As part of WikiLeaks' “Vault 7” releases detailing various CIA-developed exploits targeting computers and mobile devices, the non-profit organization today shared a pair of new exploits, called “Achilles” and “SeaPea” and developed under the code-name “Imperial”.
A new batch of confidential “Vault 7” documents, leaked by the non-profit whistleblower organization WikiLeaks, has revealed that the United States Central Intelligence Agency has been hacking routers from major brands for years, turning them into surveillance devices.
The reported "Cherry Blossom" tool can modify a router's firmware without a victim's knowledge, giving the attacker a wide range of capabilities like eavesdropping on network traffic, gathering passwords, scanning for email addresses and phone numbers and more.
The attacker even has the power to redirect an unsuspecting user to a particular website, including government-created webpages used for phishing purposes.
Once infected, the backdoor remains functional even after a router is updated to a newer firmware version, so long as it has not changed its underlying hardware or operating system.
The hack cannot be deployed remotely. Instead, the CIA can install it on a target router using its Claymore tool or by side-loading a compromised firmware using supply chain tactics (intercepting the target device between the factory and the end user).
ZDNet reports that the documents reveal that the “Cherry Blossom” hack supports more than two-dozen router models from major manufacturers.
Among the compromised router brands are the devices from Asus, Belkin, Buffalo, Dell, Dlink, Linksys, Motorola, Netgear, Senao and US Robotics. However, Apple's AirPort devices don't seem to be among them, but the fact they're not listed doesn't mean that the CIA hasn't hacked Time Capsule and AirPort devices.
WikiLeaks yesterday published a new batch of internal CIA documents which highlighted some of the hacks and programs that the spy organization has been developing internally for years. Those tools were specifically designed to infest Apple’s all-in-one iMac desktop and MacBook notebooks if an agent was able to gain physical access to the device.
One of the methods involved utilized patched Thunderbolt EFI exploit. Apple told TechCrunch that the documents detail old exploits fixed years ago.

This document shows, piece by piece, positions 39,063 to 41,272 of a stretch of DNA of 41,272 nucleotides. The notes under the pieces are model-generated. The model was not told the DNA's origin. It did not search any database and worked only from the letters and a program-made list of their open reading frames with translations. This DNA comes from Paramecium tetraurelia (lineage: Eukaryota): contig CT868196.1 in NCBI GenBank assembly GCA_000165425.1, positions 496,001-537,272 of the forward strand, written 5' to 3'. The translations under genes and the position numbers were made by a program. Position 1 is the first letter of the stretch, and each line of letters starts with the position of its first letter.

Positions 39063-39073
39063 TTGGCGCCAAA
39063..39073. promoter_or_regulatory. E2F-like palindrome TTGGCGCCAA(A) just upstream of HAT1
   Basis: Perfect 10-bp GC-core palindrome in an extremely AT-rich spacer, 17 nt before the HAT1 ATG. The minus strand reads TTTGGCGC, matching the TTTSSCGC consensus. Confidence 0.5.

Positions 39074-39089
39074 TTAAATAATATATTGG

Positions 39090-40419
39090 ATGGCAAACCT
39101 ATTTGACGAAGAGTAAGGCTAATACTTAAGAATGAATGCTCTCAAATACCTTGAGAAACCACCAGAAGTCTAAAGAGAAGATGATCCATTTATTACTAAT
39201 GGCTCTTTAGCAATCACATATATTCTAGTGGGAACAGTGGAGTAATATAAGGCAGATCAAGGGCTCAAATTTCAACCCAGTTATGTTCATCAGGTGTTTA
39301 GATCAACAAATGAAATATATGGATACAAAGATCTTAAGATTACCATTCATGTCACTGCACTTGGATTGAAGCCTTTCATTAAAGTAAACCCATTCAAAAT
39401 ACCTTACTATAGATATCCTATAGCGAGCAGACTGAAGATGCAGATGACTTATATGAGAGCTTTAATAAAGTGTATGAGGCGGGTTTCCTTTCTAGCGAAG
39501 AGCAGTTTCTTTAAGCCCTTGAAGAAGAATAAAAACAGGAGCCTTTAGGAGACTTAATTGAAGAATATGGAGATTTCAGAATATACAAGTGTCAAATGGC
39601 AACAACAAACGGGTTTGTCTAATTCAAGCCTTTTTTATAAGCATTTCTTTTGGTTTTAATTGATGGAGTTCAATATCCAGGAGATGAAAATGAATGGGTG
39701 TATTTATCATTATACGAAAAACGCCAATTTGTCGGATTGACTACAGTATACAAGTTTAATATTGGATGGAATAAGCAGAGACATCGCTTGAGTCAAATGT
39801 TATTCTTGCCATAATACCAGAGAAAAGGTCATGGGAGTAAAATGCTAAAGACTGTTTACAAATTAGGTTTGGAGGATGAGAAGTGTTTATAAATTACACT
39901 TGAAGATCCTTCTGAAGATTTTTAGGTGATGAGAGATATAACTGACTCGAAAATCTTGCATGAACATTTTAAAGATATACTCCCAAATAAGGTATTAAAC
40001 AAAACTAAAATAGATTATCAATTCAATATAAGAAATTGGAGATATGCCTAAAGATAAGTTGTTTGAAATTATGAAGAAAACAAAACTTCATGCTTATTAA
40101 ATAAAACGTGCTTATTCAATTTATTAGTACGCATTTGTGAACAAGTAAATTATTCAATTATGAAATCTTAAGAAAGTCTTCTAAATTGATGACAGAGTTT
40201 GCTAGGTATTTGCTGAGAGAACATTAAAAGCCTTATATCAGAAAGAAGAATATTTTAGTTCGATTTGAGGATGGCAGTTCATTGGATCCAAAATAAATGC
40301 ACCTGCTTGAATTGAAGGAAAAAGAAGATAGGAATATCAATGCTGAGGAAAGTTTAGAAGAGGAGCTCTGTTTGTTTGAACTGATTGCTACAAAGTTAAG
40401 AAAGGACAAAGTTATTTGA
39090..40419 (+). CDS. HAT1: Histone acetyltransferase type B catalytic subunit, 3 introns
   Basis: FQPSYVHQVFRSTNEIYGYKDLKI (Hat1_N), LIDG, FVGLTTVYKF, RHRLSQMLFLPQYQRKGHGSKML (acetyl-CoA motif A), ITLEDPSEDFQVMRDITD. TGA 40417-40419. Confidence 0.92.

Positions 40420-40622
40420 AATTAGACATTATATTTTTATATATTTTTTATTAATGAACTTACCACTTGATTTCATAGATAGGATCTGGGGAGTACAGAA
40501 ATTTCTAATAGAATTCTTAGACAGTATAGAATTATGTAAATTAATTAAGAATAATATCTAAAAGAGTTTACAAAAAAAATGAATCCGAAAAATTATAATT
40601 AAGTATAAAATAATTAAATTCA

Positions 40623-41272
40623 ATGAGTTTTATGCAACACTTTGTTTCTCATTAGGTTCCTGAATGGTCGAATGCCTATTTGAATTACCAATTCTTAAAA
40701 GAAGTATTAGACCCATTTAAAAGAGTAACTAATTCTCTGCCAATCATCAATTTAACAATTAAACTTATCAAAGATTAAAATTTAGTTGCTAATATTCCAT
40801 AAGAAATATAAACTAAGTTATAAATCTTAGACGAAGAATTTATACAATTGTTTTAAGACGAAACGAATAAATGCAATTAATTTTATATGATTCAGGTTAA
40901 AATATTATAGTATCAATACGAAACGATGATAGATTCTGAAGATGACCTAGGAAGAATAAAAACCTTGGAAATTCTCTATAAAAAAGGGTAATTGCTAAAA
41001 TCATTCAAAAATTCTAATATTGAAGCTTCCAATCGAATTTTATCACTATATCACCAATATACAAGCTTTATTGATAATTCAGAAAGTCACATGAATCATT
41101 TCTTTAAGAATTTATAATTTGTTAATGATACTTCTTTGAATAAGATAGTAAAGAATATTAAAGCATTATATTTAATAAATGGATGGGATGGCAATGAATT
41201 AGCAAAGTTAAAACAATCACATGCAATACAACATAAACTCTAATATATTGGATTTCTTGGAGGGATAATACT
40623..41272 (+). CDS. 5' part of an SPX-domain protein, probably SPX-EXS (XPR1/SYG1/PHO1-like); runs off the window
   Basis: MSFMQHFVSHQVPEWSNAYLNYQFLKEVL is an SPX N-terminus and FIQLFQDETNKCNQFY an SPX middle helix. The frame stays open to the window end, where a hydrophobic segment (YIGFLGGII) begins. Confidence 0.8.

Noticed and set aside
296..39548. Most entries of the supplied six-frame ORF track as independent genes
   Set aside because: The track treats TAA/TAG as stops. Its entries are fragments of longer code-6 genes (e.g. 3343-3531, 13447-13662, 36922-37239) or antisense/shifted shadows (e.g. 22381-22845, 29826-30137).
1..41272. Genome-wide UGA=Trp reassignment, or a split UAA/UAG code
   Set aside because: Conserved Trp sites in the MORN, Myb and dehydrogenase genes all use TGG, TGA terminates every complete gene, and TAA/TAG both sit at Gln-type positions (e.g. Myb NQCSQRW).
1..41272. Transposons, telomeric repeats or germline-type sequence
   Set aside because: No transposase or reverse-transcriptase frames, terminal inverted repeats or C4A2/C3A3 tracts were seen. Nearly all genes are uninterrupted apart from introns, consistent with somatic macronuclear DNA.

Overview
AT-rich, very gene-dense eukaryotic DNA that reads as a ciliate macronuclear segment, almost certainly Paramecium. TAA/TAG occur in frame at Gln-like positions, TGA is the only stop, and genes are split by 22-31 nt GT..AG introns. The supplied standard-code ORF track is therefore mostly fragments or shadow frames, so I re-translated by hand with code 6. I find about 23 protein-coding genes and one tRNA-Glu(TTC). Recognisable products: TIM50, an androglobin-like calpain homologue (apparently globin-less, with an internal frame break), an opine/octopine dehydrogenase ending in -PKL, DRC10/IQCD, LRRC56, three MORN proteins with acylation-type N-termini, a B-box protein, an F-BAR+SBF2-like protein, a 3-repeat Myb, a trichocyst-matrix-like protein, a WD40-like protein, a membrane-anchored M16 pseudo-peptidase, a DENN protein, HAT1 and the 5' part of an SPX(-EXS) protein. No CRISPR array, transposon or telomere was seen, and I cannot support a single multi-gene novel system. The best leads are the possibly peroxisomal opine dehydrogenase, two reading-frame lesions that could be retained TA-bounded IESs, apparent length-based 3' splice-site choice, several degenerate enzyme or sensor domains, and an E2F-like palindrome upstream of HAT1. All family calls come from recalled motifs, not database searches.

Following the initial release of documents, dubbed “Year Zero,” which detailed tactics the CIA leverages to breach iPhones, iPads, Windows, smart TVs and other devices, WikiLeaks today published additional “Vault 7”-series materials. Code-named “Dark Matter,” the latest batch of secret files provides an insight into other CIA hacks and programs that have been internally developed and maintained for years with the goal of infesting Apple's all-in-one iMac desktop and MacBook notebooks.
Apple said yesterday that “many” CIA exploits revealed in WikiLeaks' dump codenamed “Vault 7” are already patched in the latest version of iOS. As for the remaining exploits, Apple engineers are working to address them as well, according to The Wall Street Journal on Thursday.
A person familiar with the situation told the paper that Apple engineers have been coordinating the company’s response to this new security threat.
Yesterday, WikiLeaks stunned the world by publishing a cache of 8,761 secret documents detailing dirty tactics that organizations like the CIA leverage in order to hack not just iOS and Android devices, but also computers, routers and televisions. In a statement issued to news outlets like TechCrunch, and subsequently posted to Twitter by BuzzFeed's John Paczkowski, a company spokesperson confirmed that Apple had already patched many of the fourteen exploits mentioned in the WikiLeaks dump, codenamed “Vault 7”.
WikiLeaks today published a cache of 8,761 secret documents detailing tactics the United States Central Intelligence Agency (CIA) relies on for breaching iPhones, iPads, Android smartphones and tablets, Windows PCs and even routers and smart TVs. It's currently unclear if the documents—available to peruse on the group’s website—have serious privacy and security implications. Dubbed “Vault 7”, the leak has been teased on WikiLeaks' Twitter account for a few weeks prior to its release.